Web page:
December 28, 2009
Most Albertans snub climate change threat
Only 41% believe in global warming
H/T Tom Nelson
FROM- Calgary Herald
By Tony Seskus
A new poll showing nearly a third of Albertans believe global warming is merely a theory could mean more federalist sparring lies ahead for the province, a Calgary political scientist suggests.
An Angus Reid Public Opinion survey released last week found that 31 per cent of Albertans think global warming is a theory that has not yet been proven.
Nationally, according to a separate poll, 17 per cent of Canadians share that opinion.
Furthermore, only 41 per cent of Albertans polled believe climate change is a fact and that it is mostly caused by emissions from vehicles and industrial facilities. In the national survey, more than half of respondents -- 56 per cent -- hold that belief.
Duane Bratt, a political scientist at Mount Royal University, says poll numbers like that suggest a gulf in opinion between Alberta and some other parts of the country that won't help Canadian federalism.
"It bodes very poorly and it's because the issue of climate change cuts into the common narrative of Alberta in the federal system," Bratt said.
"When you hear Albertans getting upset about the response of particularly (Quebec Premier) Jean Charest, it gets thrown into equalization payments, it gets into Quebec special status and Confederation.
"It gets framed as an issue of consumers versus producers, that instead of putting the burden on consumers -- which the majority live in Ontario and Quebec -- they are putting the onus on carbon producers, which singles out Alberta, Saskatchewan and Newfoundland."
Some of those divisions were on display at the Copenhagen climate change conference.
Quebec and Ontario both served notice during the climate talks they don't want their greenhouse gas cuts contributing the lion's share of national reductions simply to offset rising emissions from the carbon-intensive oilsands.
Premier Ed Stelmach, who did not attend the climate talks, fired back at the criticism with a media blitz that assailed other premiers and trumpeted Alberta's green credentials.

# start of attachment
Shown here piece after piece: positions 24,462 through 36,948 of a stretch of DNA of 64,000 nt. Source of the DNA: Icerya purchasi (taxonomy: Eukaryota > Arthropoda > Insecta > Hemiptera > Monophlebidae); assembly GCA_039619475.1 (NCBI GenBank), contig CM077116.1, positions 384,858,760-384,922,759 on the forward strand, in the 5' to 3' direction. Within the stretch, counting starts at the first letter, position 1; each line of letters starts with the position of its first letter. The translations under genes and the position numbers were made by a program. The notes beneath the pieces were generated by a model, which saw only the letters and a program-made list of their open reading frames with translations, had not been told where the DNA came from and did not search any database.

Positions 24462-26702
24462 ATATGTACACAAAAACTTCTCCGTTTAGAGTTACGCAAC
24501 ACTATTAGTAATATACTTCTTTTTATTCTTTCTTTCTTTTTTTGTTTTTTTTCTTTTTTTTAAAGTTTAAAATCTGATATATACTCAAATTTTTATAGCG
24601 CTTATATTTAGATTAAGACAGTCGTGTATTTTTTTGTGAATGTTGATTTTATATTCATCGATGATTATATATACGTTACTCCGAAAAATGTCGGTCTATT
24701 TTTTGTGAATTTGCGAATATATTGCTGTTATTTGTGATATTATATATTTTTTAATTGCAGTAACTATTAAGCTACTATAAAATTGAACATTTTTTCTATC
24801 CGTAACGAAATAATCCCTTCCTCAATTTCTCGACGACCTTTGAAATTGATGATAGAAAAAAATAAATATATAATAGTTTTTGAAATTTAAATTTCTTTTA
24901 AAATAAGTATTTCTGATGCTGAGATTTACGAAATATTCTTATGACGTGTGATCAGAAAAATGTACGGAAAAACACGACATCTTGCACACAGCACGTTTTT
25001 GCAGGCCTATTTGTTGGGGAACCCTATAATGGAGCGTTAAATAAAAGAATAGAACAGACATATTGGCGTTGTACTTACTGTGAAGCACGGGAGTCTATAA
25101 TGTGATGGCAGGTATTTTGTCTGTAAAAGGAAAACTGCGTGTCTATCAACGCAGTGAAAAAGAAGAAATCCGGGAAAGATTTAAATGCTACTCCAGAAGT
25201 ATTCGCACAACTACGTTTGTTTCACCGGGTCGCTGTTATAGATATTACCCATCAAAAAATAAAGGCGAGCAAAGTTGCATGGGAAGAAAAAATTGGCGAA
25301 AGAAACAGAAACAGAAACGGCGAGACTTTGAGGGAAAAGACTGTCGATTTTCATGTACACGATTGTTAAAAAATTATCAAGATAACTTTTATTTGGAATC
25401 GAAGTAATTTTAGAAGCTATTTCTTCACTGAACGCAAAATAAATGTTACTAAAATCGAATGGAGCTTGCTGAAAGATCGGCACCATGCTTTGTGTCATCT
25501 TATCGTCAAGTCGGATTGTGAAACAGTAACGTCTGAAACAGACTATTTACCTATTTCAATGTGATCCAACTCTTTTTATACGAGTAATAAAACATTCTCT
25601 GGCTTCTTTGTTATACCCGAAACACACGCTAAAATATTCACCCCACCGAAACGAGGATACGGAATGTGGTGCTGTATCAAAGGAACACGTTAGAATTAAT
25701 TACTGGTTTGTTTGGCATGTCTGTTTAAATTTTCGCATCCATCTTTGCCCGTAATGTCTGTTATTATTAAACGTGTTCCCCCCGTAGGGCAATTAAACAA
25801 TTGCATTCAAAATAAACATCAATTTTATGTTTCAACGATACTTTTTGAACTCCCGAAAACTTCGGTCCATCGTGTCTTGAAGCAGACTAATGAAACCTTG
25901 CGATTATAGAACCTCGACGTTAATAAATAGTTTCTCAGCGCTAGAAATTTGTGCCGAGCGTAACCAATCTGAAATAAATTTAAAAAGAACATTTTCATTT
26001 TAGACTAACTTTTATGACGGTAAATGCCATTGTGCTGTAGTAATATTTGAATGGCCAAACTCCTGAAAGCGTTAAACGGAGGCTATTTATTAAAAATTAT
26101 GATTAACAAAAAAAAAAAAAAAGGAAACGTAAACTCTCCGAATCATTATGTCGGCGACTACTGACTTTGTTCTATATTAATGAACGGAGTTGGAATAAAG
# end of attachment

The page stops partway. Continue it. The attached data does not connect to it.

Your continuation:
However, the provincial government is not engaging in a political debate on the legitimacy of climate change theory. On the government's website, it calls climate change a "serious and worldwide challenge."
Federally, Prime Minister Stephen Harper said last week in Copenhagen that the "preponderance of scientific evidence and opinion is that climate change is a very real challenge."
However, Harper added the science continues to evolve and that the science is not uniform.
Poll numbers indicating a continued skepticism among a third of Albertans did not surprise observers.
"Actually, I would have thought it would be higher," said Chaldeans Mensah, a political scientist at Grant MacEwan University. "People are very skeptical about the man-made, global warming theory."
He said the poll numbers could have been enhanced by the so-called "climategate" scandal, in which thousands of e-mails were hacked, leaked or stolen from the University of East Anglia's climatic research unit in Britain, leading to allegations researchers manipulated the evidence to support man-made global warming.
Dan Woynillowicz of the Pembina Institute, an environmental think-tank, also believes media coverage of the e-mail controversy-- as well as recent advertising questioning climate change theory -- may have raised questions in some Albertans' minds about the science.
Economic concerns about the impact new environmental legislation could have on the oilsands may also be a contributing factor, he said.
However, Woynillowicz added that there isn't "another issue of this magnitude to which there is this level of agreement within the scientific community."